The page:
Andrea, 36, works in a community health center in Missouri. She was part of a clinical trial studying Aimovig, the first drug designed to prevent migraine, which was approved by the FDA last week. The monthly injection is expected to be available soon and will cost $575 per month, though depending on insurance coverage, out-of-pocket expenses will vary.

By As told to Sarah Klein
May 24, 2018

I don’t remember ever not having headaches. In grade school, I always had ibuprofen in my purse. I don’t specifically remember when I had my first migraine, but my headaches got a lot worse through college and when I started working full time.

My migraines are just miserable. They make it hard to function. I do, because when you get them this often, you can’t just completely stop living. But I feel slow to respond—and the medicines I take that help them go away often leave me foggy and a little stupid feeling. The cure is just as “fun” as the actual headache sometimes.

I was having anywhere from 15 to 20 days a month with any type of headache, with two to three migraines a week. The throbbing pain is very distracting; you want to just lay around, and sometimes you can’t. I also get really sensitive to light and smells. Smells can trigger migraines, or if I already have a headache, it becomes just awful.

I had tried just about everything to treat my migraines: antidepressants, anti-seizure medications, Botox. I was on one medication meant for Alzheimer’s for a while.

Some of the different antidepressants had a lot of side effects. One of them made me want to eat everything in sight. My weight would go way up on some or way down on others. Some of them would zap my energy; others I would get neuropathy in my hands and feet. It was always a struggle to find the balance between side effects and reducing my headaches.

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The neurologist I’ve been seeing for years was a researcher in the Aimovig trial. We were struggling to come up with a new treatment option for me. I tried taking nothing for a while—that wasn't working either. But going off medication made me eligible for the trial, and I could stick with my same doctor and go through it, so I did.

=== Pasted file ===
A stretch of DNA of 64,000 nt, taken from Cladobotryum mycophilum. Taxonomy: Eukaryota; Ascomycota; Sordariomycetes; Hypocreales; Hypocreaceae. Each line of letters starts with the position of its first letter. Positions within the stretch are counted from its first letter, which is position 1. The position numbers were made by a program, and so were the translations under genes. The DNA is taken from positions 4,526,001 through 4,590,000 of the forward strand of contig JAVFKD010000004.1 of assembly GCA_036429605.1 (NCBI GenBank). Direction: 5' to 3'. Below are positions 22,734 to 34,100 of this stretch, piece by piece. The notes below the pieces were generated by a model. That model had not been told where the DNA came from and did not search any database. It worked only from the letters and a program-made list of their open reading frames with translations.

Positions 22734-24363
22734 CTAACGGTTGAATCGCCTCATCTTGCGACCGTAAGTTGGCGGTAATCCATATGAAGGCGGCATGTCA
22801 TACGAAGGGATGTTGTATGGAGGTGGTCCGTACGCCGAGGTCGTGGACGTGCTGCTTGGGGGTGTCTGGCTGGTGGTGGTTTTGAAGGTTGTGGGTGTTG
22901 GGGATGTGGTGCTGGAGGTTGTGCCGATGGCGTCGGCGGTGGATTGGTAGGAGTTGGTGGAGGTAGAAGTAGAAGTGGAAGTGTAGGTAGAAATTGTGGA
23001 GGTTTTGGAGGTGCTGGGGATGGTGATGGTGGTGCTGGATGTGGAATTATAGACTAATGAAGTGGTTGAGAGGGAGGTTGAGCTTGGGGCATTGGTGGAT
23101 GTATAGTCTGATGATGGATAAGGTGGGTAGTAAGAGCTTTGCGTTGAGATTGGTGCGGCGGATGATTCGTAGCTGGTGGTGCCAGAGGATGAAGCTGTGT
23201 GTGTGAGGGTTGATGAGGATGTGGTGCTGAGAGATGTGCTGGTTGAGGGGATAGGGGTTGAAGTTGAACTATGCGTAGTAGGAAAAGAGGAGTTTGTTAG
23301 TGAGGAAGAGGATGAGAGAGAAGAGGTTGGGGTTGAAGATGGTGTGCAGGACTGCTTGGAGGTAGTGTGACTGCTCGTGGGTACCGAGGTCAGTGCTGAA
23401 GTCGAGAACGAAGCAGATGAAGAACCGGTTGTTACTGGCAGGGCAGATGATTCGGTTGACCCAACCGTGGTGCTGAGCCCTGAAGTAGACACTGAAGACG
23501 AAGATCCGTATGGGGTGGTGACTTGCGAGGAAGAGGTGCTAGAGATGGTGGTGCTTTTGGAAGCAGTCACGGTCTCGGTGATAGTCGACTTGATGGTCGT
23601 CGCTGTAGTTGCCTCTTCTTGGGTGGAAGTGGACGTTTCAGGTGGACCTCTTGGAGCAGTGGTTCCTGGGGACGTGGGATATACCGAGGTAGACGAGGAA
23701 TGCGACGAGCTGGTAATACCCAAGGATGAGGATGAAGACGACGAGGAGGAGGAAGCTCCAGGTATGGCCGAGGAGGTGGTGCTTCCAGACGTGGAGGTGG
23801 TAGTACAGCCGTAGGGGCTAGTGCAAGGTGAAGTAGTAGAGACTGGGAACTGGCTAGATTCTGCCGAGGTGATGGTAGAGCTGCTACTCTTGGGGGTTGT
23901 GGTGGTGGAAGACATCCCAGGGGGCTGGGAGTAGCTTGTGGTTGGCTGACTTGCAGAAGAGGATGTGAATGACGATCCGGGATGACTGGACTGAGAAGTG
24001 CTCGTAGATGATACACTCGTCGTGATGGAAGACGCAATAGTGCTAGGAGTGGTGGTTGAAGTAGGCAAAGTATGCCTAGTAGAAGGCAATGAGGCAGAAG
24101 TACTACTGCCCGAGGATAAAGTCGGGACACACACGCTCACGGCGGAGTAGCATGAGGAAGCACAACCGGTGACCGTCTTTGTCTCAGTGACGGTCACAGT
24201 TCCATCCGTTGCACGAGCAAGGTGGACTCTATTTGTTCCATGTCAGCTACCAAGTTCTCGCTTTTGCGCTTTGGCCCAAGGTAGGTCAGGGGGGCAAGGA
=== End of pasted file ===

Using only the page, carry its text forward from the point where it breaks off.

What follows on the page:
It really was amazing. I had very minimal side effects; I think I only reported a spell of weird dreams. I was down to about one headache day a month. I asked my husband if I was exaggerating but he agreed: It was really life-changing. I could stop planning my life around my headaches. My husband and I bought bikes and we were playing tennis all the time, we were so active.

After the clinical trial ended and I had to stop taking Aimovig, my doctor and I kept looking for other ways to get me back in to a similar trial. I ended up having to wait until the drug would be approved and then become available, so we came up with a game plan to get me through. For the last year and a half or so, I’ve been doing Botox again. It’s hard to be active like we were. If I don’t have a headache, I’ll get one if I go outside. If I already have a headache, it’ll kick it into a migraine. I really feel limited now.

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I have so been looking forward to this [FDA approval]; I’ve had Google alerts on my phone to follow the news. I’ve already called my insurance to ask how soon they’ll approve it. If they cover it the way they cover most brands, like how they pay for my Botox, I’ll be paying less than I am now a month. A lot of my medications are expensive. And I should be eligible for rebates offered through the manufacturer’s website.

I’m just so excited that these new medications are coming out that are actually for migraines. I’ve tried anything and everything, so I’m excited to actually have something for this.